CALLEBS: Robert was with his mother when floodwaters washed their home away at the height of the storm. Joyce Green had Parkinson's and was severely debilitated.
The night Katrina blew in, Robert's family couldn't save her. And she drowned. Four months, the family waited, constantly calling the coroner's office, hoping recovery teams and efforts led by Governor Kathleen Blanco would turn up his mother's remains.
R. GREEN: But we had to come out here, because they didn't do their job. We had to come out here because Blanco didn't do her job. We had to come out here and find my mother's body.
CALLEBS: Finally, today, four months to the day since Katrina hit, Robert, not police or recovery crews, but Robert and other family members, found Joyce Green's remains in the splintered wreckage of the house where they left her.
R. GREEN: Even as far as how I found my mother's body, I politely and eagerly walked to where her body lay. I didn't have to climb anywhere. I didn't have to move anything.
CALLEBS: He had looked in this area before, but with no luck. This time, he noticed a landmark he remembered from the night of the storm and, within minutes, he found what had eluded authorities for such a long time.
R. GREEN: All that's left of my mother is her clothes, her stove, and her skeleton. Now, they could have come and did the same thing, just as easily as I did.
CALLEBS: It has been a cheerless four months since the storm tore this section of New Orleans to pieces. Robert's granddaughter, Chenae (ph), drowned the night the hurricane hit. The 3-year-old was buried November 19. Authorities haven't officially confirmed the remains are his mother's, but he's convinced. Robert has been told identification could take up to two weeks.
He's not bitter. He's not angry, but there is a huge sense of loss.
R. GREEN: I don't see my baby no more. I don't see my mother no more. I don't see my neighbors no more. All I can do is just be happy that she is going to be buried. That's all I can do, is be happy.
CALLEBS: Sean Callebs, CNN, New Orleans.
COOPER: Robert and David Green join us from New Orleans tonight.
Robert and David, thank you for being with us. I'm so sorry for -- for your loss and what you have been through these last terrible four months.
R. GREEN: Thank you.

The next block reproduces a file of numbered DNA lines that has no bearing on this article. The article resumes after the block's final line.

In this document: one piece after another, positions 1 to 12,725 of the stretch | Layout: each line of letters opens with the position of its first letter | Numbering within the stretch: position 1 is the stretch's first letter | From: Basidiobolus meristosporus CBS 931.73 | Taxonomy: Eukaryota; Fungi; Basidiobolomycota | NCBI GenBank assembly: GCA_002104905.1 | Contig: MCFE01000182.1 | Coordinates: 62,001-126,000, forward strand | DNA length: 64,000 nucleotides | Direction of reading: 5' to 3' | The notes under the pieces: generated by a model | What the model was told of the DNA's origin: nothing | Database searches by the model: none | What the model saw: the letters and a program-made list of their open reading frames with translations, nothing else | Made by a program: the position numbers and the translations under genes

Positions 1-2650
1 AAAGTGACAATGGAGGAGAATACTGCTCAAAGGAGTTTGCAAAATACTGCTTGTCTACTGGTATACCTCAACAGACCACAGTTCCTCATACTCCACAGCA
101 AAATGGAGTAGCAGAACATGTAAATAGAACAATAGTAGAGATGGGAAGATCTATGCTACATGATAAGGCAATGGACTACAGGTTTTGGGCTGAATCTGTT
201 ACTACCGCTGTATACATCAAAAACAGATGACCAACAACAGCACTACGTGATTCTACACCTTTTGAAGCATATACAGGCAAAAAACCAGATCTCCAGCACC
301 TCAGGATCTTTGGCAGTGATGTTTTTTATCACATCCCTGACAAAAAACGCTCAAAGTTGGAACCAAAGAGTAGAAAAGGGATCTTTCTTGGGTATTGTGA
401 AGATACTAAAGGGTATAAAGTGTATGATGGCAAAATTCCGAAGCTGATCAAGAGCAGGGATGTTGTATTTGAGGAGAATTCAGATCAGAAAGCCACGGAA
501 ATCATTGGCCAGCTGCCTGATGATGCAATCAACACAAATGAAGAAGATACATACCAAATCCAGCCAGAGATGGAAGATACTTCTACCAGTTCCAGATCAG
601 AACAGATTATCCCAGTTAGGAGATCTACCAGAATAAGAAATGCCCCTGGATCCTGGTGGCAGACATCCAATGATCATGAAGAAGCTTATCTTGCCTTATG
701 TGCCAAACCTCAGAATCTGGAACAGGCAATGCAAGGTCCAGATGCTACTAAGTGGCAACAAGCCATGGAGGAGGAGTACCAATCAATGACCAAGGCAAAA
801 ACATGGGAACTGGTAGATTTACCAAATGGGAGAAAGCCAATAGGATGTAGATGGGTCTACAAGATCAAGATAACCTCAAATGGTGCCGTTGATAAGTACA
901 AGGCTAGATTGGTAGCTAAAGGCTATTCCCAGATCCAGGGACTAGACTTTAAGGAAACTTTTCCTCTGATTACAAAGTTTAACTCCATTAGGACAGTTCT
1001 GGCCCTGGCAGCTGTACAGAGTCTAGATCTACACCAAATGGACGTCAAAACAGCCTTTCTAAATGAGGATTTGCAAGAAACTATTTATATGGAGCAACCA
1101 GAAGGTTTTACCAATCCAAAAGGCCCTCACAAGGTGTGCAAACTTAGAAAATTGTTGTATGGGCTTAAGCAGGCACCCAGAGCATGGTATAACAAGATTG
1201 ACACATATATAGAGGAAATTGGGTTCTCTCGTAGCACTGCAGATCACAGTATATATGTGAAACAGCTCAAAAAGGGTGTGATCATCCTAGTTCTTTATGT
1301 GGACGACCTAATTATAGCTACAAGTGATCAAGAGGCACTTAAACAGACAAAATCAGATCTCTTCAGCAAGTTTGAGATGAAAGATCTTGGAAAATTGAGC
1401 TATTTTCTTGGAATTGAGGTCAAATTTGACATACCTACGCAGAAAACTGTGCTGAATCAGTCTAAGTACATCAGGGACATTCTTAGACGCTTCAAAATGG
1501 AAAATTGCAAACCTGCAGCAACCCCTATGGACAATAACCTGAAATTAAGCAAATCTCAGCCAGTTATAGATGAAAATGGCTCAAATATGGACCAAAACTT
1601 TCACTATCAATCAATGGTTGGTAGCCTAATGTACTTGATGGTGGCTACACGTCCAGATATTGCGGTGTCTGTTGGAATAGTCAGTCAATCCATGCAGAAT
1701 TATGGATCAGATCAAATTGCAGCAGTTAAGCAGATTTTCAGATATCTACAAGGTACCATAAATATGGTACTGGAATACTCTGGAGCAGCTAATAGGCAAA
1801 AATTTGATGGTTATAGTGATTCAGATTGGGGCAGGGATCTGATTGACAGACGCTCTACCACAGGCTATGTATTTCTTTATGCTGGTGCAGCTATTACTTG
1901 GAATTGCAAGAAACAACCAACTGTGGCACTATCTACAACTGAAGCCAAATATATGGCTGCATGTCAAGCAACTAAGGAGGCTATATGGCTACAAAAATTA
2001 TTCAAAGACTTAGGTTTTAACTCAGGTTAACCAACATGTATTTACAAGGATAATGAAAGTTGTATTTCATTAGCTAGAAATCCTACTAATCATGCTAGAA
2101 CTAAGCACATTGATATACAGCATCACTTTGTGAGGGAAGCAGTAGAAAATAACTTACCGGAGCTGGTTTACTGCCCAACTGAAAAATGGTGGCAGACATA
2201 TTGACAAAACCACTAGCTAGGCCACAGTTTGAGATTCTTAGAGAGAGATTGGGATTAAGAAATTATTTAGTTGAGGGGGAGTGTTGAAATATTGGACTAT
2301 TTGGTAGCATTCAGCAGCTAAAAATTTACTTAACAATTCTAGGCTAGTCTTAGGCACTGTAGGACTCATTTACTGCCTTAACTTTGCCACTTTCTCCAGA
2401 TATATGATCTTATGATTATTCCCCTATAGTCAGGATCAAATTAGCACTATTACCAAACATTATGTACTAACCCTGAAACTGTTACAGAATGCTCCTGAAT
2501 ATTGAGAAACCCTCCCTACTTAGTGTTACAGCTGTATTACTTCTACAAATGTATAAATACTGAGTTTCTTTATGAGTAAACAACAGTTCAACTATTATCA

DAVID GREEN, SON OF HURRICANE KATRINA VICTIM: Thank you.
COOPER: Robert, when you went to the house today, how long did it take you before you saw your mother's remains?
R. GREEN: No less than two minutes.
COOPER: And -- and -- I mean, David, you didn't have to dig through tons of debris. You didn't have to have a cadaver dog with you. You just went. You looked around back. And, after two minutes, you saw your mom; you even saw the clothes she still had on, correct?
D. GREEN: Absolutely. We didn't have to look very hard.
COOPER: Does -- does it make any sense to you why she wasn't found by the authorities? I mean, Kenyon, the company that was paid to find these victims with taxpayer dollars, told us they searched for -- for your mom with a dog and couldn't find her. Does that make any sense to you?
D. GREEN: It doesn't make any sense. They -- they couldn't have.
It's my understand that cadaver dogs have the ability to -- to sniff out dead bodies some six feet under the ground. She wasn't under the ground. She was in plain view, plain view. So, it doesn't make any sense.
COOPER: And, I mean, Robert, I know, for months, you have been saying to any authority who would listen. It wasn't just like today, you decided to search. You have been searching for months, trying to get authorities to do their job. And you have been telling authorities for months, literally saying, my mom's body is at 1617 Tennessee Street.
How many officials, how many agencies, state, federal, local, do you think you guys have called in the last four months?
R. GREEN: The last four months, say, maybe 10 different people.
I told every policeman I saw. I told every National Guard I saw. I told the Red Cross in Nashville. I told FEMA. I told Red Cross countless times. I even went as far as getting the satellite pictures and showing them the exact house, which I put in their hands, showing 1617 Tennessee. This is where my mother's body is.
And this where is we found my mother's body.